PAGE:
ITALY BY WAY OF CALIFORNIA DAIRY
Innovation though burrata, ricotta and fresh mozzarella
As the world’s most favorite cuisine, Italian restaurants are as popular as ever, with new concepts opening or expanding across the country.
Still, the competition for diners is real. They stay front and center among diners through creativity that’s innovative, yet familiar. Of late, newer restaurants are combining a regional focus of Italy with a local stateside sensibility – as well as weaving in other cuisines, be it Japanese or Indian.
While ingredients vary, the one on-trend constant lies in dairy. According to industry data, burrata, mozzarella and ricotta continue to grow on menus. Moreover, California is the leading producer of Italian-style cheeses.
Aside from lending creaminess to dishes and the ability to carry and amplify any flavor, California cheeses and dairy meet the demand for plant-forward dishes and the high-protein stand-in for meatless and vegetarian center-of-the-plate Italian options. Consider chef-owner Leah Scurto’s flavor and function use of ricotta. At PizzaLeah in Windsor, California, Scurto reaches for California whole milk ricotta, heavy cream and flavors like pesto, red pepper and roasted garlic to bring ricotta creams to life for pizzas, and as a dip for garlic knots.
Regional and Local Join Forces
At Mother Wolf in Los Angeles – Evan Funke’s homage to Roman cooking – fresh mozzarella and fresh ricotta, respectively play into plant-forward options. Beloved for creaminess and meltability, these fresh cheeses appear on pizza, naturally, but also in stuffed squash blossoms (ricotta) as well as in the panzanella (burrata) with seasonal vegetables.
In New York, restaurateur Danny Meyer reopened his ode to Roman cuisine with Maialino (vicino) with items such as a seasonal version of burrata paired with roasted locally grown honey nut squash, pistachios and aged balsamic. Love for burrata has grown so intense that restaurants serve it year-round, swapping out summer favorites like tomatoes and peaches with squash in the winter and asparagus in the spring, making the cheese an ideal center of the plate protein for meatless diners.
Chef Ben Balesteri of Poggio Trattoria in Sausalito, California, also shines a seasonal spotlight on California-made burrata by setting it up with delicata squash, honey, cranberries, pistachios, kale and crostini. While the concept is northern Italian, he reaches for California ingredients, such as the burrata along with corn, butter, milk, cream and Dry Jack cheese for sweet corn sformato custard surrounded by mushrooms, cherry tomatoes and arugula.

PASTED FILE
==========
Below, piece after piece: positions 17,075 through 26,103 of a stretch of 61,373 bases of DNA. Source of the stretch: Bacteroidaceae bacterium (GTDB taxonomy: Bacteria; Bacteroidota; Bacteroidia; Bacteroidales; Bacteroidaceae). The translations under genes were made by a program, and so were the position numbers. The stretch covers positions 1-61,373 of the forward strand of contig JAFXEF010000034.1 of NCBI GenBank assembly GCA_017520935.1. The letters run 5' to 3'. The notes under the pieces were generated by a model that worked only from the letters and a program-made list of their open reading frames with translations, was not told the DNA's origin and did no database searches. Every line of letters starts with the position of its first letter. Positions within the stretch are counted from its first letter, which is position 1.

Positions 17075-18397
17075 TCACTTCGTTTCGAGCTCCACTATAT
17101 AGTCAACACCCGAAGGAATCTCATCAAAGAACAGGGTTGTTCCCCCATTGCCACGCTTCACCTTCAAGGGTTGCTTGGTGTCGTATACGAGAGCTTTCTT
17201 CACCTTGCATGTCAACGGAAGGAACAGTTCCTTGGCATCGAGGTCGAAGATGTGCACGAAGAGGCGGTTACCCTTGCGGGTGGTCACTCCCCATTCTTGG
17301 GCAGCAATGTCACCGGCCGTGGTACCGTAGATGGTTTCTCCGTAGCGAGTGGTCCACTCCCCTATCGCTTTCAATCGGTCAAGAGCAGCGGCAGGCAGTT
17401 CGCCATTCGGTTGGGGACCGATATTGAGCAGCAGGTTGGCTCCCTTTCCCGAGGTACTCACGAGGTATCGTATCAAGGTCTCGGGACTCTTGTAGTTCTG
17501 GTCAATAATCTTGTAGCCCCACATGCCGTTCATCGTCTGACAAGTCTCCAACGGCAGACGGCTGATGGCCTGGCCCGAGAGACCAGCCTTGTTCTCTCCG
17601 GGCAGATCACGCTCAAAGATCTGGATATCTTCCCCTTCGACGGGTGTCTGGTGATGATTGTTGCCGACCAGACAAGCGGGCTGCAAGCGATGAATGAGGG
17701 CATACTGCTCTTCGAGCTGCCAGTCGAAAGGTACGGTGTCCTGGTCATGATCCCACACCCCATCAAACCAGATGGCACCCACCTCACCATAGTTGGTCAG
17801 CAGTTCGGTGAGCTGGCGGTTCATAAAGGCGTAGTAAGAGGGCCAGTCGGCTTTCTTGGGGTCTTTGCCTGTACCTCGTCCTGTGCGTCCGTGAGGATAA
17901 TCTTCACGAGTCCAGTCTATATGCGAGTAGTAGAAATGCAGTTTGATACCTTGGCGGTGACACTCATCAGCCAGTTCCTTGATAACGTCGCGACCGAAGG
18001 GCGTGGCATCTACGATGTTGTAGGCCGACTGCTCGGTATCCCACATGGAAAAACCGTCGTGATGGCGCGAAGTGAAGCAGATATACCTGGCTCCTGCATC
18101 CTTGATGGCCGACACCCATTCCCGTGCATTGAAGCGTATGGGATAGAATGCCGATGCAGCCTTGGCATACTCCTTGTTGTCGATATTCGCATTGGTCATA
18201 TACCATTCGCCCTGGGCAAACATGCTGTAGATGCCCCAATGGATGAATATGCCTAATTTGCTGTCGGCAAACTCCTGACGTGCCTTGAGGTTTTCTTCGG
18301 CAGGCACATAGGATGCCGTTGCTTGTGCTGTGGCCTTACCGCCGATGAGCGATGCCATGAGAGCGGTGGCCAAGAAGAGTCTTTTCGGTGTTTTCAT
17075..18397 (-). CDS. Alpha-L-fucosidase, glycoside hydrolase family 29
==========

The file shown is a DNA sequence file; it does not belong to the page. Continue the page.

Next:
Italian Reaches Across the Globe
As Italian fusion becomes more prevalent – think Argentinian, Japanese and Indian – cheese becomes the common denominator. At Magari Tokyo in Hollywood, California, there’s burrata with Japanese eggplant, caponata and basil as well as spaghettini with tomato-miso suga. Ricotta salata appears in the heirloom tomato salad that also includes Japanese cucumber, corn and a smoked tomato vinaigrette.
Pijja Palace, an Indian sports bar in the outskirts of Los Angeles, gets creative by infusing Indian ingredients into pizza and pasta. There’s mozzarella, kasoori methi tomato sauce, green chile chutney and crunchy masala on a pizza as well as paneer as a topping choice for design your own pizza.
Chef Manish Tyagi of modern Indian Aurum uses California paneer and mozzarella for spinach paneer lasagne. He also makes an Indian version of arancini called “Comfy” with lentils, bell pepper and California bocconcini mozzarella.
“It’s a misconception that Indian food doesn’t have cheese – we do have cheese,” says Tyagi. “We use them in different ways. I like California dairy for both consistency and taste because all those cattle are grown here eating California greens…so the taste is California.”